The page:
In a new collection “for travelers,” Milligan sometimes races and sometimes tools along; no matter the speed, it’s a pleasing ride.
In a recent interview, former Globe Theatre director Mark Rylance argued that much of Shakespeare’s brilliance is his control of the demotic, his acknowledgment that the real power of poetry may not lie in the words only he can say but in the words we all can say. Veteran poet Milligan (Lost and Certain of It, 2006, etc.) understands this concept, as well, and his latest book is a rushing river that spins and eddies around a few well-placed stones of utterly common speech. “Strings,” a sort of elegy for lost parents, opens with the exhausted “good grief, Daddy,” and slips away with the simple refrain of a woman whose mind has abandoned her: “now, who are you?” Around such vernacular anchors, Milligan builds a poetic structure characterized by balance (the “arabesque” of the title is a ballet pose demanding poise). The poet divides his book into three parts; the first and third feature relatively short stanzas and clipped lines while the second is full of longer prose poems “written at speed.” Most poets work well in one mode, either economy or abandon. Milligan can do both with grace. “Waiting for the Tow” is a study in brevity that teeters but never quite falls into the gnomic; it opens, provocatively, “The day is severed: / planned from unplanned, / necessary from / necessary now.” By contrast, “Four-Stroke,” a longer piece from the middle section, spreads out: “If ever you spent much quality time on the hurricane deck of a trusted motorcycle then had to give it up—trading it in, say, for a station wagon to haul around your rock band or maybe pay a tuition bill or buy an engagement ring—then you’ll recognize the symptoms of the syndrome.” That no word is wasted in either type of poem demonstrates the poet’s experience.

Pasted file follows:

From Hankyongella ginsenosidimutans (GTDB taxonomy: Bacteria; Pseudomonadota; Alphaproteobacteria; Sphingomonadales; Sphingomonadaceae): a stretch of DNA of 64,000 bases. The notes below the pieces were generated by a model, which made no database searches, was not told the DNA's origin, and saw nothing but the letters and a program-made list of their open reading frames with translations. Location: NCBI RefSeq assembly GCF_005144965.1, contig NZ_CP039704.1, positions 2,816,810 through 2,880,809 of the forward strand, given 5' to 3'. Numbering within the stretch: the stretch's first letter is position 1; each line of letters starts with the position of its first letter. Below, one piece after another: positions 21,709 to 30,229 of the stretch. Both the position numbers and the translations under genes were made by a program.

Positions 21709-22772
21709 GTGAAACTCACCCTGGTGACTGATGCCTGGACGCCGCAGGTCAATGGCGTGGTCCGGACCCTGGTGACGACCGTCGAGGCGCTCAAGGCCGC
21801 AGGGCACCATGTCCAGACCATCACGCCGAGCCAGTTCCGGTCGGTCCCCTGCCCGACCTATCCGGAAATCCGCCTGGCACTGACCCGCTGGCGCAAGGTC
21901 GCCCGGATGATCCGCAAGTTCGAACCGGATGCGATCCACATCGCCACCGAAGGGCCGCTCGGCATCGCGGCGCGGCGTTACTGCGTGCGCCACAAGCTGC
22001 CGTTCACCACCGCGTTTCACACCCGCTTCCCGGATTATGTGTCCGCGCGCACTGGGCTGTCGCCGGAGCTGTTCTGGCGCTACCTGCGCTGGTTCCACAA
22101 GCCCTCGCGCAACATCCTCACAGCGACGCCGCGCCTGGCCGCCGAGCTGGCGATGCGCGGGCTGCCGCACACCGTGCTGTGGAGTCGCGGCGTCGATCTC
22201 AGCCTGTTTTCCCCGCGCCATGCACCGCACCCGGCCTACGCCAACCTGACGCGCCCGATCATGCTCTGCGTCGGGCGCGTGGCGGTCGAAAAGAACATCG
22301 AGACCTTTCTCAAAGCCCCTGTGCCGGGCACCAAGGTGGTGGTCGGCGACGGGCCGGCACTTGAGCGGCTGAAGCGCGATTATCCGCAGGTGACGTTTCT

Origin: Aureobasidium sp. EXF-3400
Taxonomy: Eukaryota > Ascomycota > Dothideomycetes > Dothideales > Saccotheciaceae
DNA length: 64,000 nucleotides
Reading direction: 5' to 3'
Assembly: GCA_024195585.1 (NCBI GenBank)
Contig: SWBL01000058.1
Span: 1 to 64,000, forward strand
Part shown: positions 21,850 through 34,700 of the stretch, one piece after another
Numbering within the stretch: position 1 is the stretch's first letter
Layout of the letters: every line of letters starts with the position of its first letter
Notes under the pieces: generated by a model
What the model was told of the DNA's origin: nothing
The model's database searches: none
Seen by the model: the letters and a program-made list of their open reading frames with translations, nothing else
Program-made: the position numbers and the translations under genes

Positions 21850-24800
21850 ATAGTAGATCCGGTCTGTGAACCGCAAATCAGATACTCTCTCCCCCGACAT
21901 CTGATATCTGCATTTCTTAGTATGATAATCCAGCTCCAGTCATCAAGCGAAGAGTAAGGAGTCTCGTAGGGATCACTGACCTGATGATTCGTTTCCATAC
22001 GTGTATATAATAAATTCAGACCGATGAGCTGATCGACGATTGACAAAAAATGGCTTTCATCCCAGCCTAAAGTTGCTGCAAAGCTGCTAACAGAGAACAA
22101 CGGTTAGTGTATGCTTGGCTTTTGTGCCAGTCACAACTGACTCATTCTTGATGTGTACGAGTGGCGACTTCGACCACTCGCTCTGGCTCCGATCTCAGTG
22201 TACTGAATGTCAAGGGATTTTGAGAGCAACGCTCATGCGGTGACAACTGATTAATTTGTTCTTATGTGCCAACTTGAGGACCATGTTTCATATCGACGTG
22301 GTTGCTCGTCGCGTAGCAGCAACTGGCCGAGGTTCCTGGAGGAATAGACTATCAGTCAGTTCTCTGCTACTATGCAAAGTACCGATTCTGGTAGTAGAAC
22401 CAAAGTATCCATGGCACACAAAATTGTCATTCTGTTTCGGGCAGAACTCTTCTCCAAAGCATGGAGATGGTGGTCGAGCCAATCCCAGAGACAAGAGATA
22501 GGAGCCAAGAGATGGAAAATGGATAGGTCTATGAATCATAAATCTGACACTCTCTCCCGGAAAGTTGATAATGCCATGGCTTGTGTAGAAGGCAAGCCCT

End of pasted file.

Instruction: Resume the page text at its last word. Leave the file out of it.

Sure-handed verse work in multiple registers.